A cost effective, more sustainable approach to transparent wood is a step closer, say researchers
Researchers say they have found an easier and faster method to make wood transparent, meaning that in future it could be used as windows or in a load-bearing capacity.
Typically, a lot of chemicals and energy are required to remove lignin from wood to make it transparent. However, researchers at the University of Maryland in the US have found that wood will also become transparent if the lignin is modified by removing only the parts of its molecules that give it colour.
DC Hub reported last year that researchers at the university were investigating a new approach to making wood translucent. Now they have released their paper describing their approach and findings.
Stronger end product
In their paper, they say their method uses a solar-assisted chemical brushing approach, and because lignin is not removed, it can still bind properties in the wood. They claimed that the resulting transparent wood can be used for load-bearing walls or roofs. They were also able to achieve a range of patterns using the method. “Combining its efficient, patternable, and scalable production, this transparent wood is a promising candidate for applications in energy-efficient buildings,” they wrote.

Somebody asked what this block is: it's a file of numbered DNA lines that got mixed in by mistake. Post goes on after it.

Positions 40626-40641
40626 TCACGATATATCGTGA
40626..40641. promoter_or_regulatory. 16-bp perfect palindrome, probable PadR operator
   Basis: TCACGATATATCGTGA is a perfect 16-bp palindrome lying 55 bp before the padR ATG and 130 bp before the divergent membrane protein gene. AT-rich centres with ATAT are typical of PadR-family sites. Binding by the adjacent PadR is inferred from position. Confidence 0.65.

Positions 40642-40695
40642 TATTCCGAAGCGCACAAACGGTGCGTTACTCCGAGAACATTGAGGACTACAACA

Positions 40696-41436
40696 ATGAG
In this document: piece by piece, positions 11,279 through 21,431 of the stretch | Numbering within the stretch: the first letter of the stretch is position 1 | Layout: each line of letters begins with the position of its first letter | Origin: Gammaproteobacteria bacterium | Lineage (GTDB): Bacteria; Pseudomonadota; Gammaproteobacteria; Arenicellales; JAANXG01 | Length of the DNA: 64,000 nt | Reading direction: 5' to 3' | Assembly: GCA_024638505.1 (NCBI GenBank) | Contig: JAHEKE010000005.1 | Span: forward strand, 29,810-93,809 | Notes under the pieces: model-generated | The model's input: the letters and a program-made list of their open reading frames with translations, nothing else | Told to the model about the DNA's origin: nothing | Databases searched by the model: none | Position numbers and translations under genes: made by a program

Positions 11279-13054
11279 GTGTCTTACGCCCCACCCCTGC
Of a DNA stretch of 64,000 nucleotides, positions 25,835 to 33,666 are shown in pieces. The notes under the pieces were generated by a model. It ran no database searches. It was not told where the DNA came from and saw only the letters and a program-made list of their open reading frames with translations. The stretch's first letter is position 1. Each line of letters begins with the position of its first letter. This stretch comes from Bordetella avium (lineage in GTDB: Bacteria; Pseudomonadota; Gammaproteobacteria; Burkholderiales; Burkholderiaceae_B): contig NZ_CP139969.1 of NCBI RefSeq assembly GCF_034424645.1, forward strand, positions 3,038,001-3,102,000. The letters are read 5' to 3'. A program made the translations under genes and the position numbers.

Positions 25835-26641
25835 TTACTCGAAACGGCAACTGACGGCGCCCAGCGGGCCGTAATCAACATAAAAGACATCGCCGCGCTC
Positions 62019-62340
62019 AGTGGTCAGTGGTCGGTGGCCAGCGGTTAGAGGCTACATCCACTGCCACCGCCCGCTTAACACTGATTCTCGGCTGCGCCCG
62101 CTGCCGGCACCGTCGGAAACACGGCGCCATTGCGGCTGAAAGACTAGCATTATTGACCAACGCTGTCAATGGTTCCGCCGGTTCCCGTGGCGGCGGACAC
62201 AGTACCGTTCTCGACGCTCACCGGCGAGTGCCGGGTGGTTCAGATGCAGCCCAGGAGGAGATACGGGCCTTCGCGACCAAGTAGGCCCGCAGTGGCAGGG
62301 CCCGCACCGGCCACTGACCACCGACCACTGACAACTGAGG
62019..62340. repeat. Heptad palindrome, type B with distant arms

According to the New Scientist, this method is faster, uses fewer materials and the wood is 50 times stronger than when lignin is completely removed. After the lignin is modified, 90% of light is able to pass through the wood. Using wood as a window would also give it greater insulation than if glass were used.
Elsewhere, researchers at MIT have released a paper outlining how they have produced laboratory-grown wood. This, they say, is an alternative to felling trees. They grew wood-like plant tissue from cells extracted from a leaf, and said in future, such material could be used in commercial products.
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Photo credit: Qinqin Xia, University of Maryland, College Park.